Turkey's inflation stands above expectations at 2.46 pct in January, rises to 9.2 pct on annual basis

Published 03.02.2017 10:07 Modified 03.02.2017 19:43
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Turkey's consumer price index (CPI) rose by 2.46 percent in January, bringing the annual inflation rate to 9.22 percent, according to the data released by the Turkish Statistical Institute (TurkStat) on Friday. The rise on the 12 months moving averages basis was 7.76 percent in January.

The annual inflation rate was 8.53 percent in 2016, far above the 7.5 percent set by the Central Bank of the Republic of Turkey (CBRT) and the government. The 9.22 percent rate is also significantly higher than 8.81 percent inflation rate of 2015, when food prices rose significantly.

Despite a slowdown in food prices in 2016, the food and non-alcoholic beverages category was again the driving force in the rise of inflation in January as prices rose by 6.37 percent. Health, transportation, miscellaneous goods and services, and recreation and culture followed with the next highest price increases, with 4.66, 4.25, 3.24 and 2.39 percent rates, respectively.

The only monthly decrease was in clothing and footwear with a 6.99 percent decline in overall prices.

On an annual basis, alcoholic beverages and tobacco again lead in inflation as prices rose by 22.9 percent. Other categories with the highest increases were transportation with 15.61 percent, miscellaneous goods and services with 12.74 percent, health with 12.13 percent and education with 9.43 percent.

Concerning the average prices of 414 items in the index, the average price of 31 items remained unchanged in January, while those of 300 other items increased and that of 83 items decreased.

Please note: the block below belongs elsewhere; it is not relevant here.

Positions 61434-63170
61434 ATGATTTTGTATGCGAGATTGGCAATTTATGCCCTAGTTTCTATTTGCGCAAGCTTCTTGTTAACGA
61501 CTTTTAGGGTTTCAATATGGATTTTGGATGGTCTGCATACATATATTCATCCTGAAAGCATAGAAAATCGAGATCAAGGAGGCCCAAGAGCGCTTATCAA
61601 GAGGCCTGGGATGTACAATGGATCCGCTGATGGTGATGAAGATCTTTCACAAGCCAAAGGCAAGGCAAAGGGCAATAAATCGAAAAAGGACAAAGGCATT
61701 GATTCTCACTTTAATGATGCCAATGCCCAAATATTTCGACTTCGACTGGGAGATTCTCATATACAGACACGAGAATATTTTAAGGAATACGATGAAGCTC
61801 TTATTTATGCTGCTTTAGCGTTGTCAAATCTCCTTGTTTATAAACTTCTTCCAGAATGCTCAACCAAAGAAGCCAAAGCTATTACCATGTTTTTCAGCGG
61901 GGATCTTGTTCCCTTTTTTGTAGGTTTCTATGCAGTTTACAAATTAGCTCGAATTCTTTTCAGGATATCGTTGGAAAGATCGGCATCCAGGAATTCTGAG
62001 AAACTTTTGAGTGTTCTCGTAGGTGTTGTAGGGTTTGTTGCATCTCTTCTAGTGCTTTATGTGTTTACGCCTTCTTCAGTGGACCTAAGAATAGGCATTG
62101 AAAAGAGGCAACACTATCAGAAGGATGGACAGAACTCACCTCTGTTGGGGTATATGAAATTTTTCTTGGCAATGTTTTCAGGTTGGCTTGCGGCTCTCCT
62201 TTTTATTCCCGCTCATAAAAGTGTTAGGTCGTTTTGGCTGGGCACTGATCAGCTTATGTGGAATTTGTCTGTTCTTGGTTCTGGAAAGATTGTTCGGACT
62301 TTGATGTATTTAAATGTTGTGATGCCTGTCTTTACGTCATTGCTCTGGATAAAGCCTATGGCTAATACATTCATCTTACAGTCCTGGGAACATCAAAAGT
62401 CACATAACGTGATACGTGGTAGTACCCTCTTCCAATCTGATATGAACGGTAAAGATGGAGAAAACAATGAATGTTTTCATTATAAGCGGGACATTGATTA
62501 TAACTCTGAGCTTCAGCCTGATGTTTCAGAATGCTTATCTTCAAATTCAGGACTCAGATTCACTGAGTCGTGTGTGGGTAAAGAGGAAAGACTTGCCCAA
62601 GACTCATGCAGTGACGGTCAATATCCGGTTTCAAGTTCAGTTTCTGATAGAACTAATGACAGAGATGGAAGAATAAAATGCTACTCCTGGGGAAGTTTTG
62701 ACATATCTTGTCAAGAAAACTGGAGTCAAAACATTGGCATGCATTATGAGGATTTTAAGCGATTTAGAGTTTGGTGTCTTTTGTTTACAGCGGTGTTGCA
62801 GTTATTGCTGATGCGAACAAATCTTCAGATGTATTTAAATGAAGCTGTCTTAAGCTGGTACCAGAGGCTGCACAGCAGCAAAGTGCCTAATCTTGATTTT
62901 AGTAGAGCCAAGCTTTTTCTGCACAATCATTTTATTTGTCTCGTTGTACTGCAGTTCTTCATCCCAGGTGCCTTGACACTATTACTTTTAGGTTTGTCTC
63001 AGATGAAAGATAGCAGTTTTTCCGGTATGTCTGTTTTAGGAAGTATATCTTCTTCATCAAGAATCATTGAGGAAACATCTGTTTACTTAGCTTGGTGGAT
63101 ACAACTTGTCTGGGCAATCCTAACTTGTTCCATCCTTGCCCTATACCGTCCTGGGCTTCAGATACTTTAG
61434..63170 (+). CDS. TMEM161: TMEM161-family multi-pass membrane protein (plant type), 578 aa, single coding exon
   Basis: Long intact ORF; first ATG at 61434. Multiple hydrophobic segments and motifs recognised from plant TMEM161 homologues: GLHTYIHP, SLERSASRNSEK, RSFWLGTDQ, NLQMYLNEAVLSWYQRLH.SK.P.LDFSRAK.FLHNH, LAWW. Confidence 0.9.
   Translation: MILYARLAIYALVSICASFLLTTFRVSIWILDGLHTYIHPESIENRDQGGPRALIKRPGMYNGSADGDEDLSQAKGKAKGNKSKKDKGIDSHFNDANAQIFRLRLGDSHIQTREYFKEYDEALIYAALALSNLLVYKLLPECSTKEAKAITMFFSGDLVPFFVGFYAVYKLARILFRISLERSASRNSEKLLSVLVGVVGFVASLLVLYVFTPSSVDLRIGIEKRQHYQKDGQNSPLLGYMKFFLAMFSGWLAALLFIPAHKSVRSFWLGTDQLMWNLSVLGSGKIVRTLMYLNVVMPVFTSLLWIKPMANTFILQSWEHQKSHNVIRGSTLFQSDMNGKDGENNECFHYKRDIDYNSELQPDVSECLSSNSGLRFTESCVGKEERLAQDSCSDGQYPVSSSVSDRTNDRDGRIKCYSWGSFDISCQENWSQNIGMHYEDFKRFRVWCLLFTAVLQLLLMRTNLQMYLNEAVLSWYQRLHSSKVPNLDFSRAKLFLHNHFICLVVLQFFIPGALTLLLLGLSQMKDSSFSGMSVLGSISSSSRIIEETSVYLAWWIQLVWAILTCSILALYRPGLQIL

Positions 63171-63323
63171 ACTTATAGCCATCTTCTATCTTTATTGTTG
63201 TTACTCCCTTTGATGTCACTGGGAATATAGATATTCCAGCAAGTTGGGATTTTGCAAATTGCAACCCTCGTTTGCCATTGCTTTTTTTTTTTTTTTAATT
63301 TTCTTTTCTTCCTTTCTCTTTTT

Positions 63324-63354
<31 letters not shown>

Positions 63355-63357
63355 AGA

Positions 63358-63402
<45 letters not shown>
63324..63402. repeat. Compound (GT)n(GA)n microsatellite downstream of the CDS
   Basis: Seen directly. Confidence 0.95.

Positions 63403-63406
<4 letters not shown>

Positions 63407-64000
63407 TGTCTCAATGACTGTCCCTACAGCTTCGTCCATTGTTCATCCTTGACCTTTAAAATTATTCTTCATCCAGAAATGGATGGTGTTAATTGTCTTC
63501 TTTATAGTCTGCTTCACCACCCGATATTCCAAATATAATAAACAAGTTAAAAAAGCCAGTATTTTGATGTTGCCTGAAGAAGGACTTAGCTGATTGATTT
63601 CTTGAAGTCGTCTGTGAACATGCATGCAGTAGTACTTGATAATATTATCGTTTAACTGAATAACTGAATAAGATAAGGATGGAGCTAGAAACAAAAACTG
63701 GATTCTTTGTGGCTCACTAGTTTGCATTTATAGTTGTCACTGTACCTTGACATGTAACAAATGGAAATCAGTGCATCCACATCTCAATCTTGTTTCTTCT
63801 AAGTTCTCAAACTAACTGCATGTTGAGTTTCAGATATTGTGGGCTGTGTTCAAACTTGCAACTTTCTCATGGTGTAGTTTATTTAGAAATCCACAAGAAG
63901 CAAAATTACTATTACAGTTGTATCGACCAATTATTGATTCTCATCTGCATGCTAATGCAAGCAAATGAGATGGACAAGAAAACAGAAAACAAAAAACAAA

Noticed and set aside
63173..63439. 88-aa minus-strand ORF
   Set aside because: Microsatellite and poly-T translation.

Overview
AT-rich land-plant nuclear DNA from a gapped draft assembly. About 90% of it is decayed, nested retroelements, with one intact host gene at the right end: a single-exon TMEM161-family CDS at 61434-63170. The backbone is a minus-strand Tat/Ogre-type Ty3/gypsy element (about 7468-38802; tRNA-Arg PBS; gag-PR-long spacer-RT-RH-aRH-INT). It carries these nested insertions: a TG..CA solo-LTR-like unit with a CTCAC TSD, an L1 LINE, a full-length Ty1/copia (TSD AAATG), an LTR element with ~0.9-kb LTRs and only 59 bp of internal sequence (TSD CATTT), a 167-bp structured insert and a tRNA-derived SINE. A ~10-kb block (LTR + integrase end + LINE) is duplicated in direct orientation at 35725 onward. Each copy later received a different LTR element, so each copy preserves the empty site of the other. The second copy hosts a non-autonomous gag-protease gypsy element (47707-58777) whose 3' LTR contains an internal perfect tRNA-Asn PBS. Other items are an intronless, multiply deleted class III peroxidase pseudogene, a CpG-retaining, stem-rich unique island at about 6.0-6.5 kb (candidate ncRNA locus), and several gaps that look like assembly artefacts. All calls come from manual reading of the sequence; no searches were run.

"The inflation rate will fluctuate between 6.6 percent and 9.4 percent through to the end of 2017 and the mid-point will be 8 percent," CBRT Governor Murat Çetinkaya said on Tuesday.

A panel of 22 experts questioned by Anadolu Agency predicted on average a 1.73 percent hike in consumer prices in January on a monthly basis and 8.44 percent on an annual basis.

Minister of Finance Naci Ağbal stated that the food committee's decisions, along with the practices that the Central Bank of Republic of Turkey will initiate and the government's upcoming fiscal policies for the next period, will together facilitate a downward movement in the inflation in the middle term.

With regards to the reasons for the above-expectations inflation rate, AA Finance Analyst and Economist Haluk Bürümekçi explained that the upward movement in unprocessed food (fruit-vegetable) and the significant hikes in the prices of goods fragile to exchange rates both fed the inflation hike. Although the sales rate exceeds last year's sales rate, the increase in the prices of the groups of goods susceptible to exchange rate such as furniture, household appliances, automobiles, audio-visual systems, healthcare) has led to a hike in core inflation, said Bürümekçi. He further noted that in addition to the uncertainty and volatility in the food prices, the upward trend in the prices of commodities such as crude oil and the volatility in currency will yield further risk of an upward movement in inflation in the coming period.

In parallel with Bürümekçi, Finansinvest Chief Economist Burak Kanlı asserted that the inflation hike occurred because of three main reasons: the increase in the fruit and vegetable prices due to frost and the inundation that occurred in December and January, increasing energy prices and the depreciation of the Turkish lira.

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